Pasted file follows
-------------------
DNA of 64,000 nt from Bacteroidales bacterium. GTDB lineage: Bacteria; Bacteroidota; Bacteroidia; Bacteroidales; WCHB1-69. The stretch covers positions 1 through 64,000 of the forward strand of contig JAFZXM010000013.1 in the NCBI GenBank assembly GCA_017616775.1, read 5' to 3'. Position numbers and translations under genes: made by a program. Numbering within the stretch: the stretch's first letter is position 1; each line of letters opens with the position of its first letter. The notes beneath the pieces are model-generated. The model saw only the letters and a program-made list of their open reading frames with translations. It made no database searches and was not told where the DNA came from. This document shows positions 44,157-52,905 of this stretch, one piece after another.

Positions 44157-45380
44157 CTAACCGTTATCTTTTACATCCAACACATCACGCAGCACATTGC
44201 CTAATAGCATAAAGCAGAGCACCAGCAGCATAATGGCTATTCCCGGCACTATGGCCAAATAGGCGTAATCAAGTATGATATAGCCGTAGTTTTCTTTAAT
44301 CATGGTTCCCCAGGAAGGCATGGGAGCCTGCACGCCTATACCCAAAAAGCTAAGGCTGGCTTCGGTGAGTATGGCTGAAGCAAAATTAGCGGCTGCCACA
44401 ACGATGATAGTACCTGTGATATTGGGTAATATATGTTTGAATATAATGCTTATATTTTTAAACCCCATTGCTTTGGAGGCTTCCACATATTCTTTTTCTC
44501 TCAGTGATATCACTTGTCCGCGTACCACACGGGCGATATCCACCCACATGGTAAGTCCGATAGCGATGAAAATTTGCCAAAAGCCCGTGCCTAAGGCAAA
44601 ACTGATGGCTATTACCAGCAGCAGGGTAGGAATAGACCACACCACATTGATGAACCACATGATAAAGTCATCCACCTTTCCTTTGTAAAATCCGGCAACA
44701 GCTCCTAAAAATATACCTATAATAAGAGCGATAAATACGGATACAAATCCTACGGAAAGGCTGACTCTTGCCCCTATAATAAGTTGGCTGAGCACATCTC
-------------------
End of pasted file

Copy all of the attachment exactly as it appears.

DNA of 64,000 nt from Bacteroidales bacterium. GTDB lineage: Bacteria; Bacteroidota; Bacteroidia; Bacteroidales; WCHB1-69. The stretch covers positions 1 through 64,000 of the forward strand of contig JAFZXM010000013.1 in the NCBI GenBank assembly GCA_017616775.1, read 5' to 3'. Position numbers and translations under genes: made by a program. Numbering within the stretch: the stretch's first letter is position 1; each line of letters opens with the position of its first letter. The notes beneath the pieces are model-generated. The model saw only the letters and a program-made list of their open reading frames with translations. It made no database searches and was not told where the DNA came from. This document shows positions 44,157-52,905 of this stretch, one piece after another.

Positions 44157-45380
44157 CTAACCGTTATCTTTTACATCCAACACATCACGCAGCACATTGC
44201 CTAATAGCATAAAGCAGAGCACCAGCAGCATAATGGCTATTCCCGGCACTATGGCCAAATAGGCGTAATCAAGTATGATATAGCCGTAGTTTTCTTTAAT
44301 CATGGTTCCCCAGGAAGGCATGGGAGCCTGCACGCCTATACCCAAAAAGCTAAGGCTGGCTTCGGTGAGTATGGCTGAAGCAAAATTAGCGGCTGCCACA
44401 ACGATGATAGTACCTGTGATATTGGGTAATATATGTTTGAATATAATGCTTATATTTTTAAACCCCATTGCTTTGGAGGCTTCCACATATTCTTTTTCTC
44501 TCAGTGATATCACTTGTCCGCGTACCACACGGGCGATATCCACCCACATGGTAAGTCCGATAGCGATGAAAATTTGCCAAAAGCCCGTGCCTAAGGCAAA
44601 ACTGATGGCTATTACCAGCAGCAGGGTAGGAATAGACCACACCACATTGATGAACCACATGATAAAGTCATCCACCTTTCCTTTGTAAAATCCGGCAACA
44701 GCTCCTAAAAATATACCTATAATAAGAGCGATAAATACGGATACAAATCCTACGGAAAGGCTGACTCTTGCCCCTATAATAAGTTGGCTGAGCACATCTC